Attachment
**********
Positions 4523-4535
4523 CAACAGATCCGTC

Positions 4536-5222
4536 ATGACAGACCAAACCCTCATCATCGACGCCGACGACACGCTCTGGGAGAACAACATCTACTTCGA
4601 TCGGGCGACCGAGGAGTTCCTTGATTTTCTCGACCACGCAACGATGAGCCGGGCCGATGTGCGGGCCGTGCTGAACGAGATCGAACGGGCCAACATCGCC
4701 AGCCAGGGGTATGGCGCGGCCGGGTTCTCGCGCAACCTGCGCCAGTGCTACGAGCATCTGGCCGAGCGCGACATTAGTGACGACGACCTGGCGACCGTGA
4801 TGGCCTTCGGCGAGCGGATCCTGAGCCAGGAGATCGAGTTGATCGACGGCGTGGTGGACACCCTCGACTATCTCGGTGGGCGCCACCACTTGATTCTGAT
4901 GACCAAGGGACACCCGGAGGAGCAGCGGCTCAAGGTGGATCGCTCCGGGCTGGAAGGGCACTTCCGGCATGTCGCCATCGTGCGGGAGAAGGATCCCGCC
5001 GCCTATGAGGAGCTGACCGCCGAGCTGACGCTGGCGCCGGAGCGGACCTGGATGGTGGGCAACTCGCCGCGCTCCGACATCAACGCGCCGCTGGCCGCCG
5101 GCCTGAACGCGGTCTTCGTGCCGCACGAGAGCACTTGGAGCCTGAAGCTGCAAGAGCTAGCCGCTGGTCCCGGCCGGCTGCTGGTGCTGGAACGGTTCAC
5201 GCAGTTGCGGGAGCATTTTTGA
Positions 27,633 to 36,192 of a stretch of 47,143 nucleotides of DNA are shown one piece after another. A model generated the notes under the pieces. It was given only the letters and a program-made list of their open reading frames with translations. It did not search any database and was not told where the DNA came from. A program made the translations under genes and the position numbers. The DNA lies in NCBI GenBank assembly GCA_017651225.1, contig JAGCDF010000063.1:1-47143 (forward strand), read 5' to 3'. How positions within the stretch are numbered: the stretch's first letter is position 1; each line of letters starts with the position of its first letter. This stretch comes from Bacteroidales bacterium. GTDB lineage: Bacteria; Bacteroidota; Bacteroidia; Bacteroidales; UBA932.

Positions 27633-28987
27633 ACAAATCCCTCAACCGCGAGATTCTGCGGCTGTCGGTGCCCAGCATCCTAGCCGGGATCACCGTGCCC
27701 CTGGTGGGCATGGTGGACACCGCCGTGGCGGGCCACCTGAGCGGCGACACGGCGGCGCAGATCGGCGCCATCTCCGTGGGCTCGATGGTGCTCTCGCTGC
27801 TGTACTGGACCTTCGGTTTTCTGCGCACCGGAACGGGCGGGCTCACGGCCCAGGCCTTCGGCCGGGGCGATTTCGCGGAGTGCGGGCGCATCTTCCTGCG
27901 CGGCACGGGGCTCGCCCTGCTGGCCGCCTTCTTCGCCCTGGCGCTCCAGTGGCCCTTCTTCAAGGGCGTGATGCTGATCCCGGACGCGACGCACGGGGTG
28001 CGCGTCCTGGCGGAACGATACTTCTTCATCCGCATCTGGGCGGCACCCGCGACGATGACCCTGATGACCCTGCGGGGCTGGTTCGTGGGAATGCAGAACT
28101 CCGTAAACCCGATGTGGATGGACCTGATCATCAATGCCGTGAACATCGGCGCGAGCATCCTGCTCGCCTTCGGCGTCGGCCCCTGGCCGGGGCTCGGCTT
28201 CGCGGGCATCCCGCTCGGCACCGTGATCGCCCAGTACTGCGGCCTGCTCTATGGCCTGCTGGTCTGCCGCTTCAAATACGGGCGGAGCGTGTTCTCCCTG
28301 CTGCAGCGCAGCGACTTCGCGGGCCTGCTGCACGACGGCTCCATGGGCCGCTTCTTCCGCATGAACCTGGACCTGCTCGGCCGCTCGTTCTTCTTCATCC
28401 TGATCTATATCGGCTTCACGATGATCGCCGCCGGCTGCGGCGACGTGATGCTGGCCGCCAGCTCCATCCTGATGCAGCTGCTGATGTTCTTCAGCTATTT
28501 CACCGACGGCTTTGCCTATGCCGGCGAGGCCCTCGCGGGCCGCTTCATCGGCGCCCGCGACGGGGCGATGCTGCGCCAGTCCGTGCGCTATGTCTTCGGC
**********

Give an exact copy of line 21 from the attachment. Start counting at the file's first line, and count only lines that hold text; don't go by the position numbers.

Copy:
28301 CTGCAGCGCAGCGACTTCGCGGGCCTGCTGCACGACGGCTCCATGGGCCGCTTCTTCCGCATGAACCTGGACCTGCTCGGCCGCTCGTTCTTCTTCATCC